Dashlane employs a powerful two-secret-key model for security, restricting access to your vault based on both a master password and a unique device key. Your device key, generated when you download the app, is encrypted and stored locally, creating a de facto form of two-factor authentication that works in the background. Encryption uses the AES-256 paradigm in combination with the state-of-the-art Argon2d hashing algorithm, which gives Dashlane an edge (for the time being, at least) over even market leaders like 1Password in the security of its encryption.
An added layer of security comes from Dashlane’s Dark Web Monitoring module, which constantly checks online to see if any of your secure data has been leaked online and subjected to illegal activities like account selling, helping you to compensate quickly for vulnerabilities. This functions in combination with a powerful Password Changer feature that automatically identifies weak passwords in your vault and changes them out for strong passwords that are close to unbreakable.
Keeper also uses AES-256 encryption. It ties your master password to a unique key generated by 100,000 iterations of the PBKDF2 hashing algorithm. Keeper tries to circumvent the account recovery downsides of the zero-knowledge model with an interesting approach to account recovery, generating a separate data key based on a security question and answer (storing only the key, not the actual question and answer themselves), which you can use to recover your data if you’re ever locked out of your account. It compensates for weaknesses typically associated with security questions with the additional protection of two-factor authentication and a unique verification code.
Keeper offers its own take on dark web monitoring in the form of BreachWatch, which constantly analyzes the passwords in your vault and compares them with a database of credentials known to have been breached. Its KeeperChat module ties directly into the password manager and offers an encrypted messaging platform with self-destructing messages and two-factor authentication.
Both apps do very well on the security and encryption front, with Keeper’s account recovery feature offering added convenience. Still, Dashlane’s clever combination of dark web monitoring with its automated password changer gives it a slight edge.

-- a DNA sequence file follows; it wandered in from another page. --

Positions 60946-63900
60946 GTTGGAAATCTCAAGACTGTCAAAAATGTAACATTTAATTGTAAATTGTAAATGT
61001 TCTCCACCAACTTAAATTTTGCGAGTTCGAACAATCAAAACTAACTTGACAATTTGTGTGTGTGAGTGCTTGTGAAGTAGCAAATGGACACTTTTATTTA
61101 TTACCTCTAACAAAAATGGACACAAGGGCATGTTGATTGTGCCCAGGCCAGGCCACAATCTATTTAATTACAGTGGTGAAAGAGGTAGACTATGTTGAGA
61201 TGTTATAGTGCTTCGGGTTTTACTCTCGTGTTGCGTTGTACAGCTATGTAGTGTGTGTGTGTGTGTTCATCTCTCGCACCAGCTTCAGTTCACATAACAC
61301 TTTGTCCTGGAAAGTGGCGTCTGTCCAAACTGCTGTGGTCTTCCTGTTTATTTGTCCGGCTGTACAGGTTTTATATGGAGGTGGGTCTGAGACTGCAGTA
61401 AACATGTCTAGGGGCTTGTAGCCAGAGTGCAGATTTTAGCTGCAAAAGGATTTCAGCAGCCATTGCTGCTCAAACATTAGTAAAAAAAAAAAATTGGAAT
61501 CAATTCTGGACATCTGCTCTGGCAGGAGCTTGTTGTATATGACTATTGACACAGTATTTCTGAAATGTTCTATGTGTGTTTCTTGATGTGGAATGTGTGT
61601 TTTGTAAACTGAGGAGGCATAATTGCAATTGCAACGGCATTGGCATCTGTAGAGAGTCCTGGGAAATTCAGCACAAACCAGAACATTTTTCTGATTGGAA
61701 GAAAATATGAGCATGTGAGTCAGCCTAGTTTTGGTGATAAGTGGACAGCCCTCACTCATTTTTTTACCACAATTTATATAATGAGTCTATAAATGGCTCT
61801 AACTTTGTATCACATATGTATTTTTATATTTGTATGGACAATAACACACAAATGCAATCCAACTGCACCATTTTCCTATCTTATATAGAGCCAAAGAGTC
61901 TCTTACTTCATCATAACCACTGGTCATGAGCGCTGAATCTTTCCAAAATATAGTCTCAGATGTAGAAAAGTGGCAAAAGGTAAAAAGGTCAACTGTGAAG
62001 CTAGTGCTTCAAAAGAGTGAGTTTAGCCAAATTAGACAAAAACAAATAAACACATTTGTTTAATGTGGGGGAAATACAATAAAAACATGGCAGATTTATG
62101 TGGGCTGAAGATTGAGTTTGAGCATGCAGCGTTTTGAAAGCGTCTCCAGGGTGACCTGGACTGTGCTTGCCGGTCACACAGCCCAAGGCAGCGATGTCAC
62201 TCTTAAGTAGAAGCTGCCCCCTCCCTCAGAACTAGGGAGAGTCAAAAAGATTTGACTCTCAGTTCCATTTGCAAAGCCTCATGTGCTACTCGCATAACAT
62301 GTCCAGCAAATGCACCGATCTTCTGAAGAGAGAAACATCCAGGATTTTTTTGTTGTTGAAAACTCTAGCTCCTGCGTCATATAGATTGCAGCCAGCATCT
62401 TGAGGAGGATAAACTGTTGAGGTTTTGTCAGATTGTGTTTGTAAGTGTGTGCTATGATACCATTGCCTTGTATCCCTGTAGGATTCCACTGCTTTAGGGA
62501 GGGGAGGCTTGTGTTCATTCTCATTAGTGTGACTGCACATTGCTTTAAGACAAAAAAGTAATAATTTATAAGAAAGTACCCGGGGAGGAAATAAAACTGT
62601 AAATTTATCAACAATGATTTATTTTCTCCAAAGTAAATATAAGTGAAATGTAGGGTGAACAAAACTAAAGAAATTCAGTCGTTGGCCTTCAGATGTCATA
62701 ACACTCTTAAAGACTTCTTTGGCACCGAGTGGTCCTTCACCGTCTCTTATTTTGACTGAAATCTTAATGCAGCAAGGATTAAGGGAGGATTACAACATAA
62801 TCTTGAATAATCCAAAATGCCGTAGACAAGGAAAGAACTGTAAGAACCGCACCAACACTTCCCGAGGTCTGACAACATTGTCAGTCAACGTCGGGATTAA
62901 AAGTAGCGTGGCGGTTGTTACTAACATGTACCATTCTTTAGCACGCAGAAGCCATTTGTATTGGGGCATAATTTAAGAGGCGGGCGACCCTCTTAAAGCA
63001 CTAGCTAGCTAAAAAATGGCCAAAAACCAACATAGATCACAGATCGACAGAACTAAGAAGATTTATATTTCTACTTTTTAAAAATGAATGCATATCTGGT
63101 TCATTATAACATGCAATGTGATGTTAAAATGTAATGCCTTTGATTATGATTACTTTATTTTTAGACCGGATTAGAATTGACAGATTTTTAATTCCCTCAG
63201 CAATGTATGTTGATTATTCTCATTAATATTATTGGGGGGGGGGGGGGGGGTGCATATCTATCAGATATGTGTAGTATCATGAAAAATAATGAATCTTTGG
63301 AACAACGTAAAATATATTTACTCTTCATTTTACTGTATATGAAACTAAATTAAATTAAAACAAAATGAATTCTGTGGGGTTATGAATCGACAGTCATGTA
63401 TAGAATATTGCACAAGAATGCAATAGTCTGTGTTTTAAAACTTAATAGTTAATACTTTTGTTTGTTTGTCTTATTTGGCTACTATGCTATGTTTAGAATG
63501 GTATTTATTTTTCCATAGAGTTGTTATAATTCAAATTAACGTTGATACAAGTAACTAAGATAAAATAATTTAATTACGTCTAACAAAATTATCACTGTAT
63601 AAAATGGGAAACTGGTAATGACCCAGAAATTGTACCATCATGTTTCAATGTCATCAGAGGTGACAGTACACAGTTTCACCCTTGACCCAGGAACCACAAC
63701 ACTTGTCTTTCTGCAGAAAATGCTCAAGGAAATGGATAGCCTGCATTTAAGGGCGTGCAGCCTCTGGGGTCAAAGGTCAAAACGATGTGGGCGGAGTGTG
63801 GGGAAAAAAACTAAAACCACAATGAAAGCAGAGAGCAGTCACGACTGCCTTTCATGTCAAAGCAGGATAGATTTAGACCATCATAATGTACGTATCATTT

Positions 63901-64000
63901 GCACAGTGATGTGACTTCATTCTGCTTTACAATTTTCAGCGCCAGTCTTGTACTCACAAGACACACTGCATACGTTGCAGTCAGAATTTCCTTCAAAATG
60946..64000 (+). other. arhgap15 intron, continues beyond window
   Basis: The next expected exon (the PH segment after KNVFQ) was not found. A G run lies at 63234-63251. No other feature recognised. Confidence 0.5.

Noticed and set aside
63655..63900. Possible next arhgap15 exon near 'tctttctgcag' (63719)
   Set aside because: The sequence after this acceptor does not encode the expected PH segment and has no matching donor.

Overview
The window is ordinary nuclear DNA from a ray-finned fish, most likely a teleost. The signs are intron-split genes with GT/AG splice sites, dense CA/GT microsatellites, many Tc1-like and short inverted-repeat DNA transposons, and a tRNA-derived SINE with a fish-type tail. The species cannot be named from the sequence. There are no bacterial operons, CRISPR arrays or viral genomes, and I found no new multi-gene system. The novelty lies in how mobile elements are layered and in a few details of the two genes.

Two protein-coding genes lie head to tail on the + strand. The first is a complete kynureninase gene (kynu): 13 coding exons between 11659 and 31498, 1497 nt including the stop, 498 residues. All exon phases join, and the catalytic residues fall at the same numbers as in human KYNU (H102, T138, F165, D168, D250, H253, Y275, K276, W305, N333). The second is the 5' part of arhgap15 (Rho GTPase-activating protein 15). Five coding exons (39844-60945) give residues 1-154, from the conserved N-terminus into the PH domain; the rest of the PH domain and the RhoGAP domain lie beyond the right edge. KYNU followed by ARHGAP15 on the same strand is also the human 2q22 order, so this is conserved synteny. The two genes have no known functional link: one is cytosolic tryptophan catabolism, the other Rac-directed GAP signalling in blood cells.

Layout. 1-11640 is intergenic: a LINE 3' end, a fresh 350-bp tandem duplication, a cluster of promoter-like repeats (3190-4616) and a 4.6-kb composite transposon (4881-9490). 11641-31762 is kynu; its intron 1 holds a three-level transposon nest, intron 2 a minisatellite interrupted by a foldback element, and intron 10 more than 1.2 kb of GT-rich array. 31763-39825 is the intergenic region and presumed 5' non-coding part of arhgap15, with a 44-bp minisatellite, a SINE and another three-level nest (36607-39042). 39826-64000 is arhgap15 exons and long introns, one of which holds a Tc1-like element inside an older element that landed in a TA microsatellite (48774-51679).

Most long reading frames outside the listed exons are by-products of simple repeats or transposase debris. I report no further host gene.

Dashlane supports all major browsers and platforms, with some minor but fixable glitches reported with making the Dashlane extension’s toolbar accessible in Internet Explorer 11. It also supports lesser-known browsers like Brave, is one of the few password managers to make direct use of the MacBook Pro TouchBar and provides additional support through Intel SGX, a built-in backend data security safeguard in Intel’s seventh-gen processors that’s designed to act as a last line of defense for your locally stored data. The app provides biometric login support for a broad range of environments, although its biometric functionality in Android and Windows environments is a bit uneven.
Keeper supports the same range of popular browsers and platforms as Dashlane, and its biometric login support is arguably stronger with full functionality on most Android print readers and in Windows Hello.
In general, to whatever degree your plan supports multiple devices — and it’s worth noting that neither app supports multi-device syncing at its free tier of service (see below under Pricing) u201— both apps can largely be counted on to function seamlessly wherever they’re needed. Dashlane’s added support for Intel SGX and the MacBook Pro TouchBar are interesting features but not absolute must-haves, and both options involve slight tradeoffs, with neither company having a clear edge.